The Luminous Mysteries and the Permanent Diaconate

The Luminous mysteries are the mysteries of the Permanent Diaconate. It would seem that since their introduction by St. Pope John Paul II in October of 2002, each and every bead prayed during for the Luminous mysteries has inspired the vocation of a new Permanent Deacon. Diaconate vocations have risen significantly since 2002 and I have every reason to believe that it is because of the Luminous mysteries. Allow me to elaborate using the mysteries themselves as my bulwark:

The Baptism of our Lord

One of the greatest privileges Deacons have is the grace to celebrate the Sacrament of Baptism. Here, the Deacon has the same grace as a priest through Holy Orders in that he is able to welcome people of all ages into Christ’s universal family. As the celebrant of this Sacrament, the Deacon takes on the persona of St. John the Baptist and builds the body of Christ using the living stones of the children of God as his bricks and the sacred chrism and holy water as his mortar.

The Miracle at the Wedding at Cana

The other sacrament that the Deacon has been called to celebrate is that of Marriage. He takes his place as servant to the true celebrants, the bride and groom, who are representative of Christ and His Church. The Deacon, then, witnesses the unity of minds, bodies and souls into one unified declaration of love. As the witness in this celebration, the Deacon takes on the role of Mary at the Wedding at Cana who works tirelessly so that others may enjoy their time of festivities. He mimics her orders to invite Jesus into their marriage so that the couple may “do whatever He (Jesus) tells” them (John 2:5).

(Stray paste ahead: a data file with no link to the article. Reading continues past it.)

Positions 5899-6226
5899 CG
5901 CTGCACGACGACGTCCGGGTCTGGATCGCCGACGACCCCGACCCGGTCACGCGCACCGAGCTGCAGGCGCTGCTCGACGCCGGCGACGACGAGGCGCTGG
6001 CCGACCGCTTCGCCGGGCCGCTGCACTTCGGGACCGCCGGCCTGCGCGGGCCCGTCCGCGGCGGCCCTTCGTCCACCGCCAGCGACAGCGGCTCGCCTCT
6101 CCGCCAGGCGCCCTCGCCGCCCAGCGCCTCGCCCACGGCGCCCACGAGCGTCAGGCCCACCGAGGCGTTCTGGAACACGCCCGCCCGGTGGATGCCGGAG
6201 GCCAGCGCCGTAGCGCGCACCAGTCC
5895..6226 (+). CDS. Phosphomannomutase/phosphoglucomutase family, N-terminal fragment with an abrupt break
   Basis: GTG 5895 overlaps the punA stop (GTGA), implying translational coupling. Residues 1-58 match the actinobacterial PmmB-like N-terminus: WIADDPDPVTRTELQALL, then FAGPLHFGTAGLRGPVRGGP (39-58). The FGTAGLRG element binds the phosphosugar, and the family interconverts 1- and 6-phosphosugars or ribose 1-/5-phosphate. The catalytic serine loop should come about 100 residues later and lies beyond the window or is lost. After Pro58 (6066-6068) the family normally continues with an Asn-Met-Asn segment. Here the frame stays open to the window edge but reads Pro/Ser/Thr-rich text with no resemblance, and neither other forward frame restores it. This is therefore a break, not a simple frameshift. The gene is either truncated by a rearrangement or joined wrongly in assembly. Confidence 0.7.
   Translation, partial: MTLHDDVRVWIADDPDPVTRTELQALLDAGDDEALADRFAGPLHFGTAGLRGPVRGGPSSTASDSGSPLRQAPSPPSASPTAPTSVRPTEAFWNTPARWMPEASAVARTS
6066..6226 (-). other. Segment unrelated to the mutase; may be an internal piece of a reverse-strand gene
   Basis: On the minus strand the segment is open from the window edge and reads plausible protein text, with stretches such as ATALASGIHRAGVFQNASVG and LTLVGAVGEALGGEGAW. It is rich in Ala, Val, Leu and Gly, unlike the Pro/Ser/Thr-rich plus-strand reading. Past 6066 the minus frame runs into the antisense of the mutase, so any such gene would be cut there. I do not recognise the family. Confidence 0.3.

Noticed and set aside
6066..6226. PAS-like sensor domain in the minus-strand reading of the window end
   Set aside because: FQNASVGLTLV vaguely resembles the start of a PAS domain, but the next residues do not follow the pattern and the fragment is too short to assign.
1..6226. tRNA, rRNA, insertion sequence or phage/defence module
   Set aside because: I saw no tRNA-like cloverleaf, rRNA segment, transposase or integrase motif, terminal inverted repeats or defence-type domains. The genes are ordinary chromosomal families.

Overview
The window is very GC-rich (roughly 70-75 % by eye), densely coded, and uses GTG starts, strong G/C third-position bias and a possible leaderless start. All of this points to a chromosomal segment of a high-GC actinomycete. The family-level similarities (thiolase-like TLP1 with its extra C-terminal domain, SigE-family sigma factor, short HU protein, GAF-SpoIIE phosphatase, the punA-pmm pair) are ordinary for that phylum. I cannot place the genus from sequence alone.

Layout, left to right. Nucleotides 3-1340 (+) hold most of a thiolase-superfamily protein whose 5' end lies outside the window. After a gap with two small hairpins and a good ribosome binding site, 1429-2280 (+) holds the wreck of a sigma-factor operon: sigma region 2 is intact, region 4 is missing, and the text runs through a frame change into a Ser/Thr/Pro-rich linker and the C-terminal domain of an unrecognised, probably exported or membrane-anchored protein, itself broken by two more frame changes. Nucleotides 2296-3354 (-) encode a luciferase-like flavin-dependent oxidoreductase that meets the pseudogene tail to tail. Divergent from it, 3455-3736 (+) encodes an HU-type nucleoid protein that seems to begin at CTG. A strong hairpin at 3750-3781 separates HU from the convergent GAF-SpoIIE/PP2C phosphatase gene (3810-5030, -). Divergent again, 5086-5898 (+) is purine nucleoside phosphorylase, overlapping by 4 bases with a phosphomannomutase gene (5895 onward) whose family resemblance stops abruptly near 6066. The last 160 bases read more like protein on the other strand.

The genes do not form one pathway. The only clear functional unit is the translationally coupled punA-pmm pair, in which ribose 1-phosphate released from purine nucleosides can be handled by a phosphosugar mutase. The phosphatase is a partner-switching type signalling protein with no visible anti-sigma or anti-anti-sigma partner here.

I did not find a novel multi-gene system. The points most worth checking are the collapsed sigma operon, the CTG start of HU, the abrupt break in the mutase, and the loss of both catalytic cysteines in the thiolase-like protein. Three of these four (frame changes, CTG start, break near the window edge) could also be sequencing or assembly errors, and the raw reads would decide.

As an aside, the Deacon also is a true witness to the conversion of water into wine through the sacrament of the Eucharist, which we will get into later in this article.

The Preaching of the Kingdom

Another aspect of Diaconate ministry is that of preaching. As the herald of the Gospel, the Deacon is the one who carries the Gospel lectionary during the procession and exit, reads the Gospel during the acclamation, and speaks to the people (when given permission) through his homily. More than words, the Deacon also preaches through his constant acts of servitude. His practice of the corporal and spiritual works of mercy identify him as a leader in his community for the simple reason that he has forgotten about himself. In essence, it is the holy Spirit that speaks through him in both word and deed.

The Transfiguration

The Deacon is the great connector, the one who brings people from the foot of the mountain to the zenith of God’s glory. At any given moment, he, too, is transformed from his secular status to clergy status when the need arises. While at home, he is the leader of his domestic Church. While at work, he is the secular destined to provide for the common good of society. But when he is in the Church, he is changed into the servant of Christ crucified as a religious. Regardless of the ministries he takes on throughout the parish, his primary goal is to guide others toward the narrow road that leads to their own transfiguration so that they too can say, “it is not I who live, but Christ within me” (Gal 2:22).

The Institution of the Eucharist

The Deacon is closest to Jesus when he takes his place within the sanctuary during the Liturgy of the Eucharist. Just as Jesus did during the Last Supper, he washes the feet of those on the fringes of society and pours out his love in service to all. In doing so, he is given a special grace by remaining near the altar, where he, like the apostles, witness Jesus change the bread and wine into the body and blood of Christ himself. He shares with his community a certain closeness to the profound reality of Christ’s passion, death and resurrection during the moments in which the priest celebrates the liturgy of the Eucharist. Here, the Deacon is truly home. Here, he is sustained by Christ within him. From this source, he is able to declare at the end of Mass, “Go in peace to love and serve the Lord!”
For more information on the Permanent Diaconate, please visit the National Directory for the Formation, Ministry, and Life of Permanent Deacons in the United States.


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